12. I dont get how the law won’t let a church organize a Super Bowl party without kicking some money back to the NFL but making a killing handling bets on the NFL’s games without paying a dime to the NFL is allowed.

  13. When vastly experienced, and highly skilled negotiators unhesitatinly reduce their demsnd by 75 percent before receiving a counter offer or even reaching the table, it’s pretty clear that even they know this is ludicrous.

    Their best move now is to quietly slink back to their mansions before they lose every last shred of respect and goodwill.

    I sure didn’t read of them handing out bonuses and extra pay from their bloated revenue and profits sparked by the gambling craze.

  14. “if they can convince one or more states to swallow a hook that holds no actual bait.”

    Any chance this becomes a real issue the next time a team threatens to move to a different state (and the league must approve)?

  15. exinsidetrader says:
    May 16, 2018 at 7:59 pm

    “…Anything more and they will be told to get lost and start their own sports book.”
    ——————————

    Interesting. I wonder if the NFL will ultimately start their own “official” sports book and have locations present in the stadiums (like the in-stadium betting in the UK)?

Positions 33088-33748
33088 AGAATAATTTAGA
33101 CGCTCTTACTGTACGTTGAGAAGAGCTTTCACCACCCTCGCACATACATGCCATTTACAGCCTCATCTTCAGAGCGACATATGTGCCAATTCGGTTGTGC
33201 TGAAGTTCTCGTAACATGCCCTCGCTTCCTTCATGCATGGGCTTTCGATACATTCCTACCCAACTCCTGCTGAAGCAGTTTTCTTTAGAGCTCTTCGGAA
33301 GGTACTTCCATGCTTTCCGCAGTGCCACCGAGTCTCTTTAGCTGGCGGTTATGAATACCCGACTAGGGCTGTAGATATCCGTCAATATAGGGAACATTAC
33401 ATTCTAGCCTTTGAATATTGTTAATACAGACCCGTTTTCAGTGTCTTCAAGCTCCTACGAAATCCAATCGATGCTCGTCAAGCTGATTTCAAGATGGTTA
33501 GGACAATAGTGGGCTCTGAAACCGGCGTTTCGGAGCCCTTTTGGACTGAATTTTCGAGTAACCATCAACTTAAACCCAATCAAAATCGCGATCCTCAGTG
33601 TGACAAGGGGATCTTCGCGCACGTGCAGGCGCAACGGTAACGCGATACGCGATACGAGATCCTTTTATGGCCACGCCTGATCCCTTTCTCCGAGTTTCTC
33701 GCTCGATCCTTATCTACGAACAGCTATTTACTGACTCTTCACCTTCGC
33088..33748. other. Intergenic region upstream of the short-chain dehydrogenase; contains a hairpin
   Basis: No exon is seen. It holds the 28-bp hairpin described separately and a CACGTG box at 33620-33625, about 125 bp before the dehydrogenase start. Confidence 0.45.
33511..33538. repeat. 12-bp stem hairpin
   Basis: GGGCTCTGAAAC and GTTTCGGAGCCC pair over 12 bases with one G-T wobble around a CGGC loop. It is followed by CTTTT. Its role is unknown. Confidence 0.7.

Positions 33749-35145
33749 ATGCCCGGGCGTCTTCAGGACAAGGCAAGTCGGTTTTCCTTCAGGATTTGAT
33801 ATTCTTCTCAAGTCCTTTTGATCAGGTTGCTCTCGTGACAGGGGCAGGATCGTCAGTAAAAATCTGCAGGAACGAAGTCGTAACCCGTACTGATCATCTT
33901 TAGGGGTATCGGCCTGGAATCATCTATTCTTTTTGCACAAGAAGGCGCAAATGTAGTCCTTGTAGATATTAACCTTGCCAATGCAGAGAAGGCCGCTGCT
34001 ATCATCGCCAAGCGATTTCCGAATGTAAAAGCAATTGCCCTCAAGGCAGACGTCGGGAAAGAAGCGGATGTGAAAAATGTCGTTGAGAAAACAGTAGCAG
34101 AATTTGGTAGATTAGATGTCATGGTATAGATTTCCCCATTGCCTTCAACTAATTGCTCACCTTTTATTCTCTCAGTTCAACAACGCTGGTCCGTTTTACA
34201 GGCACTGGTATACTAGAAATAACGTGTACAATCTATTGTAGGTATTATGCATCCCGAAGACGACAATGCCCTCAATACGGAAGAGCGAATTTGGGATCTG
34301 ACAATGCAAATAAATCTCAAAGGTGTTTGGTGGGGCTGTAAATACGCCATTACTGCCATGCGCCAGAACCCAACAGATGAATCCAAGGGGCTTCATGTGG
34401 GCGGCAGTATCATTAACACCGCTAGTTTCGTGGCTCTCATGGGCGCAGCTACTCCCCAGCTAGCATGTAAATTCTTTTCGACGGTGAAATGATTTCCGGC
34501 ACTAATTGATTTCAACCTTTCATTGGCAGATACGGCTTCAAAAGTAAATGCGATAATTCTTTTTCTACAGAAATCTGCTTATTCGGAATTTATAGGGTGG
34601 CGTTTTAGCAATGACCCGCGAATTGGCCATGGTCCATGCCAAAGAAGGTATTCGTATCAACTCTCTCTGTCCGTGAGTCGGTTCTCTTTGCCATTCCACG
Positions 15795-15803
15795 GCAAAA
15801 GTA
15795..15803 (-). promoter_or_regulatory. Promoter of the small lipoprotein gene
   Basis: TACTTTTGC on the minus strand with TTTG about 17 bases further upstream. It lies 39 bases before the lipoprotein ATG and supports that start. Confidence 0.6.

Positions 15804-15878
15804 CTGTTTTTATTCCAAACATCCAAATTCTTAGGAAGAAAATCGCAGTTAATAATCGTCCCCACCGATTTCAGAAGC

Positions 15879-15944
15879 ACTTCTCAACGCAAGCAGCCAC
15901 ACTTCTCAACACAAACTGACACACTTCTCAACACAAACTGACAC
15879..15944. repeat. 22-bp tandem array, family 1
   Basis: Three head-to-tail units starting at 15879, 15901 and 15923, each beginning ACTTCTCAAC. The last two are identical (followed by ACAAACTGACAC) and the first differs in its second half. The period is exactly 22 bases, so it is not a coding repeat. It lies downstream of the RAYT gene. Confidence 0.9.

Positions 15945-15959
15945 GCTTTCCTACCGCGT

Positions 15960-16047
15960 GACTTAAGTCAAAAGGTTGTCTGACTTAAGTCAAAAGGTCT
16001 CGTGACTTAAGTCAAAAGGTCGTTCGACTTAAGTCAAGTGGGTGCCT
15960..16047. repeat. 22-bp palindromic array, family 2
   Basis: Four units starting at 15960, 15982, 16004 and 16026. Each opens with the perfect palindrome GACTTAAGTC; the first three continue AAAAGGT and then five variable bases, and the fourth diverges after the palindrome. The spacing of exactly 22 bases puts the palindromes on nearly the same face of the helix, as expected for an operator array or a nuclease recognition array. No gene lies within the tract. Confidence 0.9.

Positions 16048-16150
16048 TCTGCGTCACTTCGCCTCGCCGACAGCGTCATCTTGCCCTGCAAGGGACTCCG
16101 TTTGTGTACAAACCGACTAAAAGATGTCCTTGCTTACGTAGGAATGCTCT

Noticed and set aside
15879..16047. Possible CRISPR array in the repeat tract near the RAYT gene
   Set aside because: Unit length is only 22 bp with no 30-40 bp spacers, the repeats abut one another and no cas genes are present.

16. “I don’t get how the law won’t let a church organize a Super Bowl party without kicking some money back to the NFL…”.

    Churches can have all the Super Bowl day parties that they wish without paying the NFL. They just can’t use the words “Super Bowl” to promote said parties. And even if they did, it would not be a “kickback”. It’s a fee for using a trademarked phrase.

  17. The leagues and teams are going to be iced out of the legal gambling profits which may very well lead to owners and GMs, as well as players and coaches, taking matters into their own hands. Point shaving, fake injury reports, inexplicable personnel decisions during games, peculiar officiating, etc. will tend to make fans suspicious that insiders are possibly manipulating outcomes. When fans have a feeling that they are merely buying tickets to view predetermined conclusions, say goodnight Gracie.